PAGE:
May 2017 – Investing in Yourself


Well, I don’t know how brushing “bad handed” went for you, but my meager attempts resulted in 2 things. At first, I spent nearly double the amount of time brushing as I felt like I needed to “redo” it with my good hand. But secondly, and more importantly, I kind of feel like I got at a bit better by 30 days. Nonetheless, I have a dentist appointment scheduled for next week!

May’s theme of “Investing in Yourself” has a different approach from April, but has a similar feel. Although we often think of “investing” as placing our money somewhere for other people to use and hopefully grow, it’s easy to overlook (or underestimate) the power of allowing ourselves to “use” the money to increase our knowledge or skills. Development also isn’t limited to just “business use” as there are a variety of skills that can be incredibly useful to us in our philanthropic or personal endeavors as well!

Here are some possible examples of developing skills:

  • Advance your education – certification or licenses, advanced degrees, or extra classes.
  • Utilize available training – Workshops, webinars, seminars, and conferences.
  • Expand your knowledge – Reading books, learning a new skill such as cooking or woodworking, or seeking articles or white papers.
  • Reach out to someone that you could mentor or be a mentee of – Sometimes a great way of investing in yourself is actually investing time in others.While advanced degrees and conferences may have large out of pocket costs, learning a new skill and reading articles doesn’t have to be expensive. In either case, these new experiences help us to get more into an “always learning” mindset. Learning not only helps our mental health, as we saw last month with neuroplasticity, but also with our personal and professional development. It helps us not only learn that new skill, but also be incrementally more creative.

Have you ever noticed how amazingly creative children can be? If we step back, we see that everything to them is brand new. They are learning language, smell, feel, utility, and sounds of every item they encounter. So, it makes sense that our 19 month-old daughter, Adelyn, would use her play metal saucepan to cook our dog’s dry food. We have never shown her that, but she knows that pans cook food and the dog’s food is…FOOD! Children’s brains are at peak capacity for being creative, they just don’t have all of the information yet!

As adults, on the other hand, we have learned an incredible amount of information, but our brain has lost some creative capacity. The good news is that we can incrementally increase our creative capacity by putting ourselves in new situations. I’ve seen this firsthand with the business conferences that we attend. Being exposed to other perspectives really broadens our horizons and can often lead to heightened creativity. One thing Jeff has often said is to “be careful of becoming an island”. Because, until we leave our “island”, we don’t know what we don’t know.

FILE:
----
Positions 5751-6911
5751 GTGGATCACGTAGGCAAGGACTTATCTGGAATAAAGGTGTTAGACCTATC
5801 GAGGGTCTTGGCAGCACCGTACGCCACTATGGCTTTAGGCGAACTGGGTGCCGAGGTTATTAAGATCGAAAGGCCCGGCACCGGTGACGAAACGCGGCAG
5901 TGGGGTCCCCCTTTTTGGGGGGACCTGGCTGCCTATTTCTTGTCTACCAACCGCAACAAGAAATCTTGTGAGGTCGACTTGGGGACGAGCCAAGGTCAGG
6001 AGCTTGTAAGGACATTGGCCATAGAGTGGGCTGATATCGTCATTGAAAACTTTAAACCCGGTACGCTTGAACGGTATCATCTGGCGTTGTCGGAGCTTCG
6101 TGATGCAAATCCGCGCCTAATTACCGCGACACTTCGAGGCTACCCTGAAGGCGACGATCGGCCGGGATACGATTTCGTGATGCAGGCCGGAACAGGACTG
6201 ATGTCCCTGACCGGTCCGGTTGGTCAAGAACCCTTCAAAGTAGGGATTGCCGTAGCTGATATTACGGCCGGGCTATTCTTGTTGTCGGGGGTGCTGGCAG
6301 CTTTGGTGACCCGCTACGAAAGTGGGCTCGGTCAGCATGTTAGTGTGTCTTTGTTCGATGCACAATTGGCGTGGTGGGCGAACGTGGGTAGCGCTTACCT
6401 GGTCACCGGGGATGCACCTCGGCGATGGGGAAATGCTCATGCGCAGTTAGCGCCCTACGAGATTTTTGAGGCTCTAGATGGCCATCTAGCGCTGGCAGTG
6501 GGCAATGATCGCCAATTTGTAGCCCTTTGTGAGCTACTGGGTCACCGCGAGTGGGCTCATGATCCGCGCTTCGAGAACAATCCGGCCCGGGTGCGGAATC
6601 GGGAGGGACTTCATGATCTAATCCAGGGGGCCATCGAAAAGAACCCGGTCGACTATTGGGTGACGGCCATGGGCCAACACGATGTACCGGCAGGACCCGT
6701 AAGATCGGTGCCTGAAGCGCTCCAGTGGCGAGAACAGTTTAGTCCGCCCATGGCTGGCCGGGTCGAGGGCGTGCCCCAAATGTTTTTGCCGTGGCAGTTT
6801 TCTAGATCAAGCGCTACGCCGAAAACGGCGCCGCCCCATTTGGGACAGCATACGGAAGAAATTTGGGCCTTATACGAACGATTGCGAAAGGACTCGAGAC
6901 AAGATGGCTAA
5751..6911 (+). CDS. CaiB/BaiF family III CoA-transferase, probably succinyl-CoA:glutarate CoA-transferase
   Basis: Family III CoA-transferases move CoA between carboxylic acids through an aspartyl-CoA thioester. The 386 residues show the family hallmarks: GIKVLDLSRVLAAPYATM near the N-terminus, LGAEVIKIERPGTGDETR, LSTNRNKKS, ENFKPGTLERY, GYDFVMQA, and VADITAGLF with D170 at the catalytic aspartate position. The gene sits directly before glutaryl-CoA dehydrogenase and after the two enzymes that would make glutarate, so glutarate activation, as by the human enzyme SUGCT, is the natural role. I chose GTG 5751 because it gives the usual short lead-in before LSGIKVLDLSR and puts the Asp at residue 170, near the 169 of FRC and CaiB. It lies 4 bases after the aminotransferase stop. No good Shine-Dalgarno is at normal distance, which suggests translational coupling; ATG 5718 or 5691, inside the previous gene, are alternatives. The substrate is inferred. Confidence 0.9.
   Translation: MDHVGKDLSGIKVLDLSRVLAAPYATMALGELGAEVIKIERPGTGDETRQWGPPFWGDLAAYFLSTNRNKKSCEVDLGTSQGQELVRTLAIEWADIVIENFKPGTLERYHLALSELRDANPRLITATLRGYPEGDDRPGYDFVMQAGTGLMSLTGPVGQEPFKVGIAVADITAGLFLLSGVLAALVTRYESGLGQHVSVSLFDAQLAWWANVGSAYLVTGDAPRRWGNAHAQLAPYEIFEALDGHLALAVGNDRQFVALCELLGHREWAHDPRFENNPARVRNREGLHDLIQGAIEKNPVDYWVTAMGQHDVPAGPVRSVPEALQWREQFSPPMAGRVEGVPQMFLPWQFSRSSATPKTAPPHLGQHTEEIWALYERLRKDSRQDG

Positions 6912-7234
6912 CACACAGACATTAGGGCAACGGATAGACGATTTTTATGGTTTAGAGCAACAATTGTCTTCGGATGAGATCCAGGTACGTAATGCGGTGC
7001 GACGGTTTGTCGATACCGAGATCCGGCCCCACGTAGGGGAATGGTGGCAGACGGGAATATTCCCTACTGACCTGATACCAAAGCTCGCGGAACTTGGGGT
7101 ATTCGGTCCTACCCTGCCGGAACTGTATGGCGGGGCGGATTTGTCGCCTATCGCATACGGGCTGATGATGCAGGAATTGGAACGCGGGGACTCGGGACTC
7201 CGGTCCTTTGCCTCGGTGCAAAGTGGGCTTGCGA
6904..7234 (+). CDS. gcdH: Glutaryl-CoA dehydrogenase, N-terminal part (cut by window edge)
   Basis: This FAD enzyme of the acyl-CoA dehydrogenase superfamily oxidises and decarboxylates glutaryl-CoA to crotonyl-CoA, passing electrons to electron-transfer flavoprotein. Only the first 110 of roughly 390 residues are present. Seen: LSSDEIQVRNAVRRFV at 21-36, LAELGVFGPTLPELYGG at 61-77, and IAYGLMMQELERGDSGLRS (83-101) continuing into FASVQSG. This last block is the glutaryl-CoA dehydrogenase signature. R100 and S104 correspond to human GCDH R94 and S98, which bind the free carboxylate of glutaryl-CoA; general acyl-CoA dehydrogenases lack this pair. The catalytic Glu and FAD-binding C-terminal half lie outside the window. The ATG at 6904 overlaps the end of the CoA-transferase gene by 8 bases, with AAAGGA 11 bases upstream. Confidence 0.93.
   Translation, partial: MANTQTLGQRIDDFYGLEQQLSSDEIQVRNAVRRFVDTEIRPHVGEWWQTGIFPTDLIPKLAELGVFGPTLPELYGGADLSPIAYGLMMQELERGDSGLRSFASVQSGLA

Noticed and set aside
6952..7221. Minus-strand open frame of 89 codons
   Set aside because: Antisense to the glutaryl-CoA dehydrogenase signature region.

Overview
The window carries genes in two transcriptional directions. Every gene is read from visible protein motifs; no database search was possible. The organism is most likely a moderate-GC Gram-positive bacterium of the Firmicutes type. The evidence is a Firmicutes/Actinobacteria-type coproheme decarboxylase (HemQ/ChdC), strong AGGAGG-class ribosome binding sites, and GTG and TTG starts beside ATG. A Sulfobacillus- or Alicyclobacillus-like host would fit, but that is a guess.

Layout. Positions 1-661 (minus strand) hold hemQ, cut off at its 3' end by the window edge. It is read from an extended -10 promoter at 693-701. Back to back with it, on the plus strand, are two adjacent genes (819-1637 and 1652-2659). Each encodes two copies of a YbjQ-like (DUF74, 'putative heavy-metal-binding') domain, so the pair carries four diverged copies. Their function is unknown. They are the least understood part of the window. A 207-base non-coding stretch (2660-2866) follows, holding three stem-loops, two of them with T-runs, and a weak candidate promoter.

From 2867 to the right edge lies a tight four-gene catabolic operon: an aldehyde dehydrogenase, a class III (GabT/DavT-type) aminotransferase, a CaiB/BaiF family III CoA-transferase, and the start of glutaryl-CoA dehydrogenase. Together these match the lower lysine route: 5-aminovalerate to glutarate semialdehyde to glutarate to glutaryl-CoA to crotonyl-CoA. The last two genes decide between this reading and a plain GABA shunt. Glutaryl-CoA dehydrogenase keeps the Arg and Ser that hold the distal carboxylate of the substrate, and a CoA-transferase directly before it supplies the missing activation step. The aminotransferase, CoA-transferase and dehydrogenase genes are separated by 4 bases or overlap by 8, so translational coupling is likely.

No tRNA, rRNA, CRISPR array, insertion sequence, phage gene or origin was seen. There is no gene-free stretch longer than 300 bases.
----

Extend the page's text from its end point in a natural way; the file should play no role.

Here are some ideas for this month’s challenge of learning something new:

  • Have you ever wanted to learn a new language? There’s a service called Duolingo that offers a variety of different languages at no cost. They even claim that 34 hours of using the app is the same as taking a semester long class.
  • Are there any certifications, designations, or degrees that are available to you that could further your career or expertise? After all, if a certification that costs $2,000 increases your pay by even $500 per year, that would be a 25% return on your investment…every year!
  • Put together a “thought experiment” with friends or friendly children and get lost in your/their imagination for a while. (I think you’ll be amazed at how involved some kids can get with these ideas.) Here are some awesome ideas:
    • Imagine what life would look like if every day at exactly 10:00pm, gravity instantly “turned off”. Then, at 6am sharp, gravity instantly worked in full force again. How would you sleep? What would you do with pets? What would the inside of your house look like? How would you travel? Would oceans even exist? What if you forgot? What about weather?
    • Imagine that instead of us “shaking hands” to great each other, it was customary to kick each other. Where would you kick? How “hard” would be appropriate? What if you found an overly zealous “kicker”? How would you portray confidence and professionalism? Can you make up a special “shin-kick” for your best friends?
  • Is there a podcast that applies to a topic that would benefit you? If in doubt, find a podcast talking about public speaking or persuasion to listen to during your commute. (After all, my hardest “sale” is at home to get Ady to eat her proteins!)
  • Is there someone that you look up to who might be up for talking over coffee so you can ask them questions? Here are some starter ones to think about:
    • Why do you do what you do?
    • Who has influenced you the most?
    • How do you approach the unknown?
    • What’s 1 question you wish you asked earlier?
    • Would it be alright if I follow up to do this again down the road?

Well, I hope this got your gears turning a bit and provides another stepping stone in your development. Next month, we will transition back to finances as we talk about “financial education”.

As always, let us know if we can be of any assistance!


Until gravity fails,

Trent Huston
Wealth Coach
California Insurance License #0G24740

17742 Irvine Blvd #200 | Tustin | CA | 92780 p | 714.832.6763
f | 714.731.9230

Trent Huston is a Financial Consultant with securities offered through LPL Financial, Member FINRA/ SIPC. Investment advice offered through AK Financial Group, a registered investment advisor. AK Financial Group and OC Wealth Coach are separate entities from LPL Financial.

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